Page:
Here’s why evangelicals don’t have to feel guilty for supporting Trump

· January 19, 2018  
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Trump shrugging
Gino Santa Maria | Shutterstock

I was once NeverTrump. I have called our current president both a narcissist and a child. Compared him to both Peter Pan and former pro wrestling manager extraordinaire Bobby “The Brain” Heenan.

But…

The news that the Trump administration is setting up a new division within the Department of Health and Human Services to protect the conscience rights of doctors, nurses, and other health-care providers is unambiguously good. It allows HHS to come to the defense of conscientious objectors working in the health-care field by defending the God-given rights of those who opt out of “certain procedures” — like the killing field that is abortion or gender-bending sex-change operations.

And that, if weighed and measured without prejudice against Trump’s public persona, is an outcome that simply wouldn’t and couldn’t have happened if Hillary Clinton was president. Nor would I be receiving a projected $5,000 in extra income this year as a result of the recently passed tax cuts. Nor would we have Neil Gorsuch. Nor would the press be actually covering the March for Life for the second year in a row due to either Trump’s or Vice President Mike Pence’s presence there.

For all of Trump’s flaws, not only do we need to recognize that this is undeniably better than Hillary, it could very likely be better than anything an establishment idol like Mitt Romney — he of the failure even to eat a Chick-fil-A sandwich in defense of conscience – would have conjured up.

Which is why, when the press attempts to goad evangelicals into feeling guilty for their support of Trump, the reality is that it is going to take far more than revelations from a porn star for them to take their ball and go home. Democrats as a party remain in open warfare against the Christian worldview. They aren’t open to people with my beliefs and in fact won’t even tolerate us conscientiously objecting to their new moral order. Rather, their mantra is that if you believe Jesus is Lord and not gubmint, then you will be made to care.

Meanwhile, Trump is no longer just an educated guess, as he was when I and others were NeverTrump on the campaign trail. He is actually governing, and he has a record. Though it’s not perfect and his public persona grates on me, policy-wise (which is what really matters to our families and their futures) he’s actually much better than I anticipated. And that has to count for something — more than faux progressive self-righteousness.

In the Christian worldview, there is a hierarchy of values. For example, stealing and murder both violate the Ten Commandments, but only murder is a capital offense. Why? Because a human life is worth more than stuff.

Likewise, while Trump’s alleged behavior with porn stars currently making the rounds is appalling if true, for a voter, that has to be weighed within a hierarchy of values for full context. For some, this will be disqualifying, and that’s okay. For others, who see an unrighteous man actually advancing some righteousness, it won’t be. And that’s okay, too.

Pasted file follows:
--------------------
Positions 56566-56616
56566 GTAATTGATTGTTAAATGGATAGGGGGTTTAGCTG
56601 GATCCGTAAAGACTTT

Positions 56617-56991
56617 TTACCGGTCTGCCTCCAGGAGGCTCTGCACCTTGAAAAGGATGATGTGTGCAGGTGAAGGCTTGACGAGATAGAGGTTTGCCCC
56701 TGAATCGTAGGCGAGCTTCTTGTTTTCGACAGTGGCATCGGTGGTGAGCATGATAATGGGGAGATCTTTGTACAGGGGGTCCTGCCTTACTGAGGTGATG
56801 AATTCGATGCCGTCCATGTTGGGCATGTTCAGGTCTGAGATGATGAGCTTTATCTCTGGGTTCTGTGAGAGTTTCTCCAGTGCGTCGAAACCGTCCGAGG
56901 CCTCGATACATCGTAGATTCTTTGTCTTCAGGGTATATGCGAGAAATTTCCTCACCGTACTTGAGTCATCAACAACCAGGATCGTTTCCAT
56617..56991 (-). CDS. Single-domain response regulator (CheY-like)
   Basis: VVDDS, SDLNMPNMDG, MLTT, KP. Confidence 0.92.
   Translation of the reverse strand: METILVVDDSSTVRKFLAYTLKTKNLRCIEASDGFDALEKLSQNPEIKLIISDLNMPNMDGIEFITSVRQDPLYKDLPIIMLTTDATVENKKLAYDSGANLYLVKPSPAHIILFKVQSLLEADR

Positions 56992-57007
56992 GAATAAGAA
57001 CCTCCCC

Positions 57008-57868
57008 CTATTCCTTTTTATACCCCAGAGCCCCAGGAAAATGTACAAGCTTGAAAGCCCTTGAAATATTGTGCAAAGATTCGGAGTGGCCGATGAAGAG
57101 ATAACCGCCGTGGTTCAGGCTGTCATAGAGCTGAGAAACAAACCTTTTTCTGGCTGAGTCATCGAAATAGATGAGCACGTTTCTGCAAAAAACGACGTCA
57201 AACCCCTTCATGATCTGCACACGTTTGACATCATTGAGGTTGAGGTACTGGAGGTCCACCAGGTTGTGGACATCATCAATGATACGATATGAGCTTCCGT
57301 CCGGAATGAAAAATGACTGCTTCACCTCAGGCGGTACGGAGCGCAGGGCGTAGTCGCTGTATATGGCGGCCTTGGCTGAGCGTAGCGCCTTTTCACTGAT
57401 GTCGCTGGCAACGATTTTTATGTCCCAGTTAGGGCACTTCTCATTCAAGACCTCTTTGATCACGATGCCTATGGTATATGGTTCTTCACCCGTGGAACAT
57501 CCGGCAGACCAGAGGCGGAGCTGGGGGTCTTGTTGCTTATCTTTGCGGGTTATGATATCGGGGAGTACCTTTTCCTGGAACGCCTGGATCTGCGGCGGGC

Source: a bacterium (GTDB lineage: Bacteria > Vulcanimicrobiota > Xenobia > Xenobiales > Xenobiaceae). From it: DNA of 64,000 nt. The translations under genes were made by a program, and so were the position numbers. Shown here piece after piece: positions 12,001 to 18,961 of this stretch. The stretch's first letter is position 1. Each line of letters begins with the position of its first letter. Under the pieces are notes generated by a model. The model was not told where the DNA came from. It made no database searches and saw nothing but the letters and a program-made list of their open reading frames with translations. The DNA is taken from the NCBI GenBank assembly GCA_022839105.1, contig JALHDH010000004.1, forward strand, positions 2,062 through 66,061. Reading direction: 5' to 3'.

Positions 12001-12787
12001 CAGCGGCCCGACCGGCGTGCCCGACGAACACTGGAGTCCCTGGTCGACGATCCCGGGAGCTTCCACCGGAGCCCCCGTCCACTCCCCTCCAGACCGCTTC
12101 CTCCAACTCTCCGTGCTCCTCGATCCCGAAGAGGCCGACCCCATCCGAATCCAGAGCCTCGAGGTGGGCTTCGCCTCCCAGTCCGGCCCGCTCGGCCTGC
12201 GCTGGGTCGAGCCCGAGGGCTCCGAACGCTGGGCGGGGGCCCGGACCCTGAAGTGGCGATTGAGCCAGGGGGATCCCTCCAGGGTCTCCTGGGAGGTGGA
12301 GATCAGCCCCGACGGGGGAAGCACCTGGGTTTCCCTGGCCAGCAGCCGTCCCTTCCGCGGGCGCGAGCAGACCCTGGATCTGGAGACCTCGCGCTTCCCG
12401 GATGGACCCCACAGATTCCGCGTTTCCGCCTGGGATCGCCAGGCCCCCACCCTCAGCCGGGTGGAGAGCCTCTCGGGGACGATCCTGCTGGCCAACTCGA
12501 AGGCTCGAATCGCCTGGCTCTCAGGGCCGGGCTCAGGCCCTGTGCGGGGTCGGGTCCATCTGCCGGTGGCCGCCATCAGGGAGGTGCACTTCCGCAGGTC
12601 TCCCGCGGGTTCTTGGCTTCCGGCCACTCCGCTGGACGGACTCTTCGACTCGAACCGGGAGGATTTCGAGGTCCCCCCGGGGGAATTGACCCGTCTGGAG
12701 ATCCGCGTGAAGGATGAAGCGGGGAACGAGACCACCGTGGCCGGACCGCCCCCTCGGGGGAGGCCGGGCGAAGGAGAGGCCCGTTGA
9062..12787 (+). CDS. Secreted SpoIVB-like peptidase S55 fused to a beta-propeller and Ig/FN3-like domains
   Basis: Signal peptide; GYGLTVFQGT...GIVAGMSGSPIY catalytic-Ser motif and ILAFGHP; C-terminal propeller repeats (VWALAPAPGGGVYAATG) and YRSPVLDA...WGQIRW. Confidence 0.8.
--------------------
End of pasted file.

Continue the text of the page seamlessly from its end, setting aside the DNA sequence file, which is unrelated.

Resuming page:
See, in both cases, the standard didn’t change. Neither side of the argument has to be saying Trump’s immorality is moral because I agree with him politically (though some “evangelicals” have made this argument, and I have staunchly criticized it in the past and will continue to). Rather, morality is a holistic view, not a singular one that means one bad thing you do disqualifies you from doing something good later on.

People striving for morality do immorality all the time (see Paul’s “thorn in the flesh” in Romans 7). For example, I’ve done pro-life activism all over the country. Yet I also struggle not to notice every pair of yoga pants I see at the local gym or mall. Why do I struggle? Because as a believer, I know it’s wrong, yet I want to notice them anyway.

The problem we have with Trump is that he lacks the humility of admitting there’s any struggle at all, which offends many. Therefore, too many people have a tendency to change their own standard based on what they think of Trump as a person. That was and is wrong, and I said so and continue to.

However, if it’s wrong to change your standard to conform to Trump, it’s equally wrong to change your standard to condemn Trump.

Both make Trump out to essentially be God, which some may think he believes himself to be, but is nevertheless not true. So if you’re a Christian and failing to acknowledge some of the good Trump is doing for your worldview, you’re likely guilty of exactly what you rightly condemned Trump’s religious shills for doing. You’re just the other side of the same coin.

We don’t change what’s wrong to absolve our politicians; nor do we alter what’s right to continue condemning them.

Both ways are wrong. Both should die.


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Author: Steve Deace

Steve Deace is broadcast nationally each weeknight on CRTV. He is the author of the book “A Nefarious Plot.”